63 years prior...
The memory of the night my life had changed forever is still so vivid and clear in my mind I can see it every time I close my eyes...
All of my most important belongings were packed into two small suitcases. I took a moment to say goodbye to the little room I would probably never see again. As my eyes wandered over the colorless walls, I noticed the old family picture on the dusty nightstand. For some reason, I couldn’t bring myself to remove it. Instead I gazed at it, trying to evoke the memories of the time when it was taken.
The young girl with dark raven hair, pale skin and grey eyes was familiar, but unrecognizable to me. It was hard to grasp I stared at myself. The man and the woman at the girl’s side smiled, and I was struck by a painful thought. That couple didn’t resemble my parents. We had changed so much that we morphed into shadows of our former selves.
“Elena.” My mother’s soft voice sounded behind me.
I was lost in thought so deep I didn’t hear her enter. I spun around and faced her. The strands of her usually tied, dark hair were loose, falling down her shoulders in messy restless waves. Her eyes reflected the misery of a lost soul that suppressed its grief into complete emptiness, searching in vain for a more convenient solution that simply wasn’t there. Despite her efforts to remain calm for my sake, I sensed her distress. It was a scary and unnatural sight. I had never seen her in such an alarming state.
She glanced around, her restless gaze pausing briefly on the suitcases, then focusing back on me.
“I see you have finished packing, sweetheart,” she said softly.
Dumbstruck by the situation, I was at a loss for words. I didn’t know what to say, so I simply nodded. Talking could only cause more pain. It was best to remain silent.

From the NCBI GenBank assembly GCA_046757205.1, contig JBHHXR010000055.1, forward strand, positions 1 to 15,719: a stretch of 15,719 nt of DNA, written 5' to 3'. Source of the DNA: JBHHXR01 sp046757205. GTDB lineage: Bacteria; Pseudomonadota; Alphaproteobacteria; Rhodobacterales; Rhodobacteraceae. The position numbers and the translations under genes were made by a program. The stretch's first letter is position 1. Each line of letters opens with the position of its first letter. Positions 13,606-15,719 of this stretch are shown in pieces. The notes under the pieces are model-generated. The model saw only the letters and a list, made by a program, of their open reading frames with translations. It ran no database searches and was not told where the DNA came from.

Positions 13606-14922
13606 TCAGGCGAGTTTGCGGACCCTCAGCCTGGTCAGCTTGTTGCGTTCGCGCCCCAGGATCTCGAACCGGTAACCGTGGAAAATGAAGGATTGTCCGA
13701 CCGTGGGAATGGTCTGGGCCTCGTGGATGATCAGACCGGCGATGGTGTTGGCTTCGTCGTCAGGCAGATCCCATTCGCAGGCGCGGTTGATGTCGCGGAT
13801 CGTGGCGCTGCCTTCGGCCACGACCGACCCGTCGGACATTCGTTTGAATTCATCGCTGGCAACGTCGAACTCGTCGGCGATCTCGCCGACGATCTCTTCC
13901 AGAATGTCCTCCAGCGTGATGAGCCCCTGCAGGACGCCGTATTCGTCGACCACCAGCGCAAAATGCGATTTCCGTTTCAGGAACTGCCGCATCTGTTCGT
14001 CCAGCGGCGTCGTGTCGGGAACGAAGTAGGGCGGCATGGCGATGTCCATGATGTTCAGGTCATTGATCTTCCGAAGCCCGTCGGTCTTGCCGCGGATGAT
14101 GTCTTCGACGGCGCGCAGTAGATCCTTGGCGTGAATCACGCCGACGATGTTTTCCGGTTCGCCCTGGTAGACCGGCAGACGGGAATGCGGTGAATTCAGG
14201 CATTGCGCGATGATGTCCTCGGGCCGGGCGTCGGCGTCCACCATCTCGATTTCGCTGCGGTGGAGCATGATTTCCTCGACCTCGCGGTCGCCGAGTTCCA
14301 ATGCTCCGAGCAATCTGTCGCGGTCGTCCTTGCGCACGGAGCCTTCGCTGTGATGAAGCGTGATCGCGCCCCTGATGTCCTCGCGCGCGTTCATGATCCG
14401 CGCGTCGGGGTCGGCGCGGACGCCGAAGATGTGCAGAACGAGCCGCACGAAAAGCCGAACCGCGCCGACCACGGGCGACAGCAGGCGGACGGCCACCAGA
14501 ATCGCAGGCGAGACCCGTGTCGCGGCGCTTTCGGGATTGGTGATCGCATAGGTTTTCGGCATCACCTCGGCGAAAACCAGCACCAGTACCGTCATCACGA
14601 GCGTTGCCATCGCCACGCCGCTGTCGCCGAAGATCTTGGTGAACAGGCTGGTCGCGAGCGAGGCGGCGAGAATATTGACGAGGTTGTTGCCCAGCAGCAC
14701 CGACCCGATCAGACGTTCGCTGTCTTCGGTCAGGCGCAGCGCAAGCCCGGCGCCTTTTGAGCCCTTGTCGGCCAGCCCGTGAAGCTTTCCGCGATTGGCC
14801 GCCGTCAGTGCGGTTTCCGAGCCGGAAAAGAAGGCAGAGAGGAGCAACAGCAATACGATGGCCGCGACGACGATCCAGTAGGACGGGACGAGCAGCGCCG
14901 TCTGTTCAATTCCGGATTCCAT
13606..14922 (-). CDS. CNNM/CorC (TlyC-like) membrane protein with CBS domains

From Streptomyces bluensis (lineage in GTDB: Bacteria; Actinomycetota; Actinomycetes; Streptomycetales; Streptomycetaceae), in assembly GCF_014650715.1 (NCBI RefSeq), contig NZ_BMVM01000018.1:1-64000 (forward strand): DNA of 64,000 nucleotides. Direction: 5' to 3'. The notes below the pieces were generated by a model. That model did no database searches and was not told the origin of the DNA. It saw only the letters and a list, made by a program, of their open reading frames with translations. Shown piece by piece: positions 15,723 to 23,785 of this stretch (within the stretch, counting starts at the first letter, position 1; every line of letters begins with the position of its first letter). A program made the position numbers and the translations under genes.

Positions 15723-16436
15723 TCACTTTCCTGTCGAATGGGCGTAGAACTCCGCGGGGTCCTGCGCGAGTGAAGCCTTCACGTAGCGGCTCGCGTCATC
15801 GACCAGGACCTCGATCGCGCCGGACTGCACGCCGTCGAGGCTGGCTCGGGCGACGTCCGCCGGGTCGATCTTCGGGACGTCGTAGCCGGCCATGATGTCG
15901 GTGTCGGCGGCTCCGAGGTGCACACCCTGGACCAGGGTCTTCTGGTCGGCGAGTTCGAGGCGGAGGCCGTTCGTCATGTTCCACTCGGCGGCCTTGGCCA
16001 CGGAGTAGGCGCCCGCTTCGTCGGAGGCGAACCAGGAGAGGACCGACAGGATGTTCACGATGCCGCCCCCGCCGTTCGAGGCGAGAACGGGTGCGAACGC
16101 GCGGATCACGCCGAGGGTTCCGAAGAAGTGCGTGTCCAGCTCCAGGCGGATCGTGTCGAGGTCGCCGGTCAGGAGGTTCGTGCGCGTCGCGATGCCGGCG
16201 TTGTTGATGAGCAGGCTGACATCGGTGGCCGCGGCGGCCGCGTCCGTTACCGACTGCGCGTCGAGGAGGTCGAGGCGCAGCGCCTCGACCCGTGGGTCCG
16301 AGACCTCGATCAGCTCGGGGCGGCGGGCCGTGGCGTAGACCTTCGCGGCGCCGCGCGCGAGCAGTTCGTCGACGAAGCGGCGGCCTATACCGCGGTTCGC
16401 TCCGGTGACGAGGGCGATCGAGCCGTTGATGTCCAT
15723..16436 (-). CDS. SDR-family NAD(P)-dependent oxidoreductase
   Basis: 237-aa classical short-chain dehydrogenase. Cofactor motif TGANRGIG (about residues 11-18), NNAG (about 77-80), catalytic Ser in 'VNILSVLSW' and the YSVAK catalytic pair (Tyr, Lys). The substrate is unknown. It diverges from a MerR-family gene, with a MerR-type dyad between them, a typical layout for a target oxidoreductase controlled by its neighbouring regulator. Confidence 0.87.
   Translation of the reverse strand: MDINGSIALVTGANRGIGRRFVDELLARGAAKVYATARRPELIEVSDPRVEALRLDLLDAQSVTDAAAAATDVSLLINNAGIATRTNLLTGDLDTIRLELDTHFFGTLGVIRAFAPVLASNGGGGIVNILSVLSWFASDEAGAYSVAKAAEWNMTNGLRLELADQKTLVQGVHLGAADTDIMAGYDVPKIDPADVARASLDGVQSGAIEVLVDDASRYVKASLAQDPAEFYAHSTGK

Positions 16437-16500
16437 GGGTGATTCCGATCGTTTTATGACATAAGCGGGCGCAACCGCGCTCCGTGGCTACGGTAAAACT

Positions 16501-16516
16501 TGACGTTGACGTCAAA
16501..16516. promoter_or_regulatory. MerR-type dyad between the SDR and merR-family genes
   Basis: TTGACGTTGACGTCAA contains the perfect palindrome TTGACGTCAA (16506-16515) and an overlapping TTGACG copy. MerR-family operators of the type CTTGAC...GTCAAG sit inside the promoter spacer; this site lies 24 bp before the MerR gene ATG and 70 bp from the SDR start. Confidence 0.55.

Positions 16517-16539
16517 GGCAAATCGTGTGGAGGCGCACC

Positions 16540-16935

My mother’s hands gently rested on my cheeks, and she kissed my forehead. “Don’t worry, Elena. Nothing bad will happen.” Her fingers brushed over my thick hair, and a smile triumphed on her lips, spiting the tears that shimmered in her eyes like diamonds. “Try to get some sleep. I’ll wake you up when Jonathan arrives.”
“All right, Mama,” I said in a whisper, and poured all my emotions into a tight hug.
For a few moments, we comforted each other in silence. She was the first to let go.
“I need to pack a few more things before I call it a night.” She sighed, and headed toward the door, then turned at the last moment. “Go to bed. You will need your strength.”
The words echoed around the room even after she had left. They were spoken in a mild, reprimanding voice as a well-intended warning of the predicament to come.
That night, I tossed and turned in bed, trying to think of anything except the misery that crept into our lives, but sleep wouldn’t come. In normal circumstances, an eighteen-year-old girl would have been excited to have a fresh start, but I dreaded the mere thought of leaving the house. A part of me longed to find a coping mechanism, so I tried to imagine that foreign place we would head toward in mere hours. But no matter how hard I pushed myself to think positive thoughts, my imagination failed me, and my mind turned into a vacant cemetery of old remembrances. Even though I didn’t want to revisit those painful memories, something inside me whispered I needed to do just that in order to make my peace with the situation.
Years before The Great War, when I was little, my parents talked about other wars from long ago. I listened to their stories, but never quite understood the roots of disdain that ruled my entire world and commanded my happiness. I only knew we lived in a country that didn’t want us there. In our hearts, Nyrma was our home—a place where we belonged—but Nyrmans didn’t see it that way. For decades, they looked down on Sariyans, and treated us like intruders. Unequal to them.